As vast swathes of eastern DRC descend further into chaos with little government or security presence, people continue to flee to escape killing, rape, looting and extortion committed by rebel militia. In Uganda, more than 1,000 people are arriving each week to the Rwamwanja refugee settlement, now home to more than 20,000 refugees, with a further 10,000 people waiting in the Nyakabanda transit camp on the DRC border.
At the Rwamwanja reception area, hundreds of people await registration and queue to receive their first ration of cornmeal, cow peas and cooking oil.
I meet Françoise*, 32, who had arrived the night before from Nyakabanda with her husband and five children. She tells me they left their village of Kiwanja in North Kivu ten days earlier because they could no longer endure living in constant fear of the gunfire. Without hesitation she unwraps her 2-year-old daughter from her back and lifts up her shirt to reveal two lumpy, darkened scars where a bullet entered the left side of her ribs a few months earlier.
The spray of bullets that Françoise ran through in April marked the beginning of the latest flare up in the long-running conflict in eastern DRC between rebel militia groups and government forces that has pushed people into new depths of suffering.
Françoise says rebels poured into her village firing their guns and looting:
“I began to run when I saw the rebels terrorizing people and looting shops, but as I ran across the street, a bullet went into my chest and I fell straight to the road. A stranger on a motorbike picked me up off the road and delivered me to hospital.”
She spent three months in hospital recovering from the surgery to remove the bullet. Then, after returning home to her family, Françoise and her husband decided to abandon their home and seek refuge in Uganda.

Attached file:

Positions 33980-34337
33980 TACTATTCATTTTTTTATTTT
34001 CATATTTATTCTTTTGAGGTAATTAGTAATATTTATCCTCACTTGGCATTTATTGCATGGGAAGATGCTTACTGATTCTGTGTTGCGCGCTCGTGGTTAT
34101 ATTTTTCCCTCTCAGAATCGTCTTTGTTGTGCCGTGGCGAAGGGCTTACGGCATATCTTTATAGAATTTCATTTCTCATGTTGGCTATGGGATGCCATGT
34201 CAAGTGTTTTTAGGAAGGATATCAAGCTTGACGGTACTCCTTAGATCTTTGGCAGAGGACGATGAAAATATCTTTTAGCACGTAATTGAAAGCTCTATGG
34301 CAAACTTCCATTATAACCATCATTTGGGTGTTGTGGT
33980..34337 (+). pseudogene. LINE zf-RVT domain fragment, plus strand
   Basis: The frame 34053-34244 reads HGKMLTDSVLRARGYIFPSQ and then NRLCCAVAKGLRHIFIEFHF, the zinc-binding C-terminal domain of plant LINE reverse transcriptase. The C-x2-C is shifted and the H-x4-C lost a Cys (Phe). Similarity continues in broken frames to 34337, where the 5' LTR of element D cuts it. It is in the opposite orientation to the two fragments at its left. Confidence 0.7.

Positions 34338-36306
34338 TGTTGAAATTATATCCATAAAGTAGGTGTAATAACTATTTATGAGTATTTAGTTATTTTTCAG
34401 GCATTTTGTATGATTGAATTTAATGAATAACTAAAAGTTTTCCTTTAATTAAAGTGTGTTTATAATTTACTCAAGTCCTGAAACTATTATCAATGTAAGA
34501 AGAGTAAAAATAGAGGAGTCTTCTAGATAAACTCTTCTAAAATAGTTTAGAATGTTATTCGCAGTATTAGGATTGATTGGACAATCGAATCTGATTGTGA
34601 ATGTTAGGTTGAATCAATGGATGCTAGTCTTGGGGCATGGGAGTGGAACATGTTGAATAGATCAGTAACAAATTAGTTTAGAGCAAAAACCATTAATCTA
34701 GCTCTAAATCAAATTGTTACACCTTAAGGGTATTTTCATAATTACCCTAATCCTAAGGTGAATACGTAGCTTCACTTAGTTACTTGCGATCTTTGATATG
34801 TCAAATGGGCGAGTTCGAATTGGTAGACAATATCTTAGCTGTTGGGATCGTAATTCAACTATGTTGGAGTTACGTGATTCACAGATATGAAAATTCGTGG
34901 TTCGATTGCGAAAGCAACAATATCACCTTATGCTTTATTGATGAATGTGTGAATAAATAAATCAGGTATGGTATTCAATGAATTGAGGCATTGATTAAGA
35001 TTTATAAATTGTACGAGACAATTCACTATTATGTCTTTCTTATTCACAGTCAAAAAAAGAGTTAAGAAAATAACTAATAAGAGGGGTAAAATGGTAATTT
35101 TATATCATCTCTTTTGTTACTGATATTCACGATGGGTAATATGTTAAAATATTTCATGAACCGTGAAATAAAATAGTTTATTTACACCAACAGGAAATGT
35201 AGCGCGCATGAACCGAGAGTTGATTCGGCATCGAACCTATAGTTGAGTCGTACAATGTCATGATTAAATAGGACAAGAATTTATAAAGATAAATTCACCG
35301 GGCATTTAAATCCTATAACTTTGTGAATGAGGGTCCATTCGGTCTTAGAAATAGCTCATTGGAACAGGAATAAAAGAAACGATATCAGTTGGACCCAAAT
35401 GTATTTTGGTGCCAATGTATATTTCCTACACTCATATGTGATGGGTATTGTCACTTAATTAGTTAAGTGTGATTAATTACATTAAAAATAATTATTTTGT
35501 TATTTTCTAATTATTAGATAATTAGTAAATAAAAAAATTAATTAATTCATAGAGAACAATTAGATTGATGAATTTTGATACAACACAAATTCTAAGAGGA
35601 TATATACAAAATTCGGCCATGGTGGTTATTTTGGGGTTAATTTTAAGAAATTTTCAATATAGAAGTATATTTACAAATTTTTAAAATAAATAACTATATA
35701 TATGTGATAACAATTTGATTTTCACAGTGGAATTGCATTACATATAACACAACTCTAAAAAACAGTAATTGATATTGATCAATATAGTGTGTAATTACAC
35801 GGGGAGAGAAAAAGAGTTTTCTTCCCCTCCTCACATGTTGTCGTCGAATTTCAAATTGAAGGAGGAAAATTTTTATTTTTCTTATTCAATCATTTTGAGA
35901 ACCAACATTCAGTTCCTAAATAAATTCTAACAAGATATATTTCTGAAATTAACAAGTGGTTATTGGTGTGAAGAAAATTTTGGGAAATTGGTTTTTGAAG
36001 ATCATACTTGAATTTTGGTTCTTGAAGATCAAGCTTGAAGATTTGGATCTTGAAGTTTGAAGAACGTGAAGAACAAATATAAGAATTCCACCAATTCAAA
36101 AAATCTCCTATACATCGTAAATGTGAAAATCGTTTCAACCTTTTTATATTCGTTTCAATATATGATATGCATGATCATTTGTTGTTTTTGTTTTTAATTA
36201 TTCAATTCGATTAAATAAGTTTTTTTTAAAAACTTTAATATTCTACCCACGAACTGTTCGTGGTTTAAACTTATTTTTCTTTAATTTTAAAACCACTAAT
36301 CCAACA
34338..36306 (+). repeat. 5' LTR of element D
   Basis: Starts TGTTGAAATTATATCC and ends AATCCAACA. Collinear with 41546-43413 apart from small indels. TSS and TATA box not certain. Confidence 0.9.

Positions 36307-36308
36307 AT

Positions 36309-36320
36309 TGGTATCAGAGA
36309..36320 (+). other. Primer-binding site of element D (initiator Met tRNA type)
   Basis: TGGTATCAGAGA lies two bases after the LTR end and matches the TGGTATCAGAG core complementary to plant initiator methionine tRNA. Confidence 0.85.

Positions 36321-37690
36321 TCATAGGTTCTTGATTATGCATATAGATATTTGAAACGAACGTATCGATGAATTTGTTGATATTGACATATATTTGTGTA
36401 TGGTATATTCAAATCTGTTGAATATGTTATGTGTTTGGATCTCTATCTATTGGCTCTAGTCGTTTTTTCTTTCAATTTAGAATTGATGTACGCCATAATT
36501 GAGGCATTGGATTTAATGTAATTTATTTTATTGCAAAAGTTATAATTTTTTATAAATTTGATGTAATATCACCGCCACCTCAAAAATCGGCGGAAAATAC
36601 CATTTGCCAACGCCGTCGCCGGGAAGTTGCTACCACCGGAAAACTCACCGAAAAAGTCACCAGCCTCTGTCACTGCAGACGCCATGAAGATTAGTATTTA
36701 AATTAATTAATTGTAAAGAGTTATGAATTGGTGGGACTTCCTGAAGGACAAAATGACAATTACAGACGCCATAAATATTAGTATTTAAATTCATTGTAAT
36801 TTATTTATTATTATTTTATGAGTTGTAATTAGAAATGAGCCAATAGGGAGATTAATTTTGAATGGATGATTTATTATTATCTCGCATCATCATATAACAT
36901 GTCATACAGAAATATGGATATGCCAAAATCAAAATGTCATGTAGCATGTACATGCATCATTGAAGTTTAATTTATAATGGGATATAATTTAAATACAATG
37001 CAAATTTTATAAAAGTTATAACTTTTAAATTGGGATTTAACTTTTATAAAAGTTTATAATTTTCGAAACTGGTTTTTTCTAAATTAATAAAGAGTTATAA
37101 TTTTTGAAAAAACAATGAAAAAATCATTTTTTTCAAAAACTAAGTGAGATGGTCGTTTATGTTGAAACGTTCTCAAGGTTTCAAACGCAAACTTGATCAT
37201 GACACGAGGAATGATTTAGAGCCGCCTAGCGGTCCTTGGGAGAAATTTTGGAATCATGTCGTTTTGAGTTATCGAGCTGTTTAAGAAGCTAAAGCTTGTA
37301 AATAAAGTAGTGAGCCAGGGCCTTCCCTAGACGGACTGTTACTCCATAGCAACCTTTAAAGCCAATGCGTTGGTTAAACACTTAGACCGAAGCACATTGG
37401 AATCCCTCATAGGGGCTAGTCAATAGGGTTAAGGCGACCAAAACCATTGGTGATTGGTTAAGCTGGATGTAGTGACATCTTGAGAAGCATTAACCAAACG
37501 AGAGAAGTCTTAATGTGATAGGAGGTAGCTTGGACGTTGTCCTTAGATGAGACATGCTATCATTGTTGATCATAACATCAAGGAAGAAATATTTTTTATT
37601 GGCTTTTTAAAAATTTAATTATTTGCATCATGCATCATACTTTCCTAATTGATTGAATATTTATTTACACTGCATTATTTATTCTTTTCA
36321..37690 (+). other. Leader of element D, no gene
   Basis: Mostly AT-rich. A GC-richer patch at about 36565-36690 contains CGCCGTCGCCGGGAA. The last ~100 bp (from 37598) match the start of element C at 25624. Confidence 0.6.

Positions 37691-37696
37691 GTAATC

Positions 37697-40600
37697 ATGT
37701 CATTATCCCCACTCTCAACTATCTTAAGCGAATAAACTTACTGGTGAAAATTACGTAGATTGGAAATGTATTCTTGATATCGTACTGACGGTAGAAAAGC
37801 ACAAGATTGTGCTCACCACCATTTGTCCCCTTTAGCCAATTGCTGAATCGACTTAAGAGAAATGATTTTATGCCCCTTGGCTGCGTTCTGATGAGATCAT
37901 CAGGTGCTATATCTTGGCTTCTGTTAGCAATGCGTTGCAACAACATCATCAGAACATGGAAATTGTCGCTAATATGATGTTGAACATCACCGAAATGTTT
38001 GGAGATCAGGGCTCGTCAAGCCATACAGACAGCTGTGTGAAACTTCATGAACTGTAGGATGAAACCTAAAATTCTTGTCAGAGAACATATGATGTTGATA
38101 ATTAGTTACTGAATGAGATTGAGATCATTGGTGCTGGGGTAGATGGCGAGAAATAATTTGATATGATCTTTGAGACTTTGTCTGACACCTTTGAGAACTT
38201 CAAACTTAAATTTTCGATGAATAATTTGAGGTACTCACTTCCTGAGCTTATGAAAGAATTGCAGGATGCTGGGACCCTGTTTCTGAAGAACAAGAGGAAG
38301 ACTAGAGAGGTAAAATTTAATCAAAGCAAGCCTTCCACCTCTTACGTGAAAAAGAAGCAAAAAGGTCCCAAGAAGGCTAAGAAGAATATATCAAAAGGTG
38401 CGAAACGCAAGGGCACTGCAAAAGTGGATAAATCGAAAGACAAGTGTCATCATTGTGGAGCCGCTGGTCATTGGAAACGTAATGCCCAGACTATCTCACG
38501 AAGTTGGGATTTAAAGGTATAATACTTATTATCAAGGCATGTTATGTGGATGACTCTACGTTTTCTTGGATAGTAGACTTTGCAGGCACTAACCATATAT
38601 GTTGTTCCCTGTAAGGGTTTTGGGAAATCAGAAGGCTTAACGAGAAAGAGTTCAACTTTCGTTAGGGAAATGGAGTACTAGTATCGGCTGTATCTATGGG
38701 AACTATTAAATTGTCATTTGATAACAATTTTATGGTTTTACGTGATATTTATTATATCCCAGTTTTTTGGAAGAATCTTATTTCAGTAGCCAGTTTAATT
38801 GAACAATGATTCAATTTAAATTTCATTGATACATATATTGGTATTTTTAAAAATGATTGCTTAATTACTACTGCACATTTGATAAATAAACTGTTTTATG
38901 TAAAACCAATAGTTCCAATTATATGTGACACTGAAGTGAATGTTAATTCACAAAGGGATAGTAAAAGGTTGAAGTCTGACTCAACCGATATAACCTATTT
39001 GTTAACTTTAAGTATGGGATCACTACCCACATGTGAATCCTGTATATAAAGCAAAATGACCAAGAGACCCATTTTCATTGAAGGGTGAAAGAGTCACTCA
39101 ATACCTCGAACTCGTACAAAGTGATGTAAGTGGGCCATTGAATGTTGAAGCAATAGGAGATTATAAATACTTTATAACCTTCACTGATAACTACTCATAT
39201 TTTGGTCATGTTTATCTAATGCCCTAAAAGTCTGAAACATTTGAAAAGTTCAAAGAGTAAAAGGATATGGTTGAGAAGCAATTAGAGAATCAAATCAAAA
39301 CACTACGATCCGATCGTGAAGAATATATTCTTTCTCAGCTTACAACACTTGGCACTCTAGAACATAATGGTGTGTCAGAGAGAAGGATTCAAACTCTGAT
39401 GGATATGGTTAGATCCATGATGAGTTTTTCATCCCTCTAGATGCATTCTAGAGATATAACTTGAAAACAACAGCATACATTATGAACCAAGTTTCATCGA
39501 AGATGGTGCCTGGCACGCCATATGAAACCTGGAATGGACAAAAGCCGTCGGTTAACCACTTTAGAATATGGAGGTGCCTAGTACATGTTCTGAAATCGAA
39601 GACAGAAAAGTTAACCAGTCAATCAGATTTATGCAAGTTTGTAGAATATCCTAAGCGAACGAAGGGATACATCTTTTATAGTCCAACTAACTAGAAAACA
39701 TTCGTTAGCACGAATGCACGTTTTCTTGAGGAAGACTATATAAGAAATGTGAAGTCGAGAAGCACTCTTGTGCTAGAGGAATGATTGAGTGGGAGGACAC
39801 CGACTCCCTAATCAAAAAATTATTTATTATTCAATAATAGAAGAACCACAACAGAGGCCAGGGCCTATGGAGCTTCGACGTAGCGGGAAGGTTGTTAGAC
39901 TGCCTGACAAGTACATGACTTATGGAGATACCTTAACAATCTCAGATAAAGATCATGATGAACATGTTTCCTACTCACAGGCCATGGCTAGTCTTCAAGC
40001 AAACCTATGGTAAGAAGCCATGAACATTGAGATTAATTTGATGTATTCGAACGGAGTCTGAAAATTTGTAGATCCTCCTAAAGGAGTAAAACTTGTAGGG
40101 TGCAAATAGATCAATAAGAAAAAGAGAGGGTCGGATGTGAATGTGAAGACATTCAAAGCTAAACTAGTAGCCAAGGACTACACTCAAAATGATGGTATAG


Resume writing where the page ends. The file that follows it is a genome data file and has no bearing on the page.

“I was living in constant fear of the gunfire. My heart just kept racing and I was so nervous all the time, we had to leave.
The challenge of a new life as a refugee
Françoise and a group of ten companions from Kiwanja sit in the grass sharing out scoops of cornmeal and cow peas and cups of cooking oil.
Among them is Colletta, 25. Her three young daughters refuse to leave her side. Colletta was at home with her husband and children just two weeks earlier when their house came under attack by M23 rebels. Her husband of seven years was killed instantly.
“My neighbours came running to rescue me and my daughters and we all fled and didn’t stop until we reached Bunagana, near the Ugandan border.”
Colletta and many thousands more like her face the challenge of a new life as a refugee in a new country, with nothing more than the clothes they were wearing when they escaped.
“All I think about is my husband, we were married for seven years, I just really miss him.”
As well as hundreds of thousands of people displaced inside DRC, over 54,000 refugees have fled to Uganda and Rwanda. In the Rwamwanja refugee settlement, Oxfam is setting up water and sanitation facilities, hygiene promotion and cash-for-work opportunities.
*Names have been changed to protect identities.
Photos: Oxfam's work in eastern DRC
Oxfam briefing: "For me, but without me, is against me": Why efforts to stabilize the Democratic Republic of Congo are not working (pdf 957kb, 4 July 2012)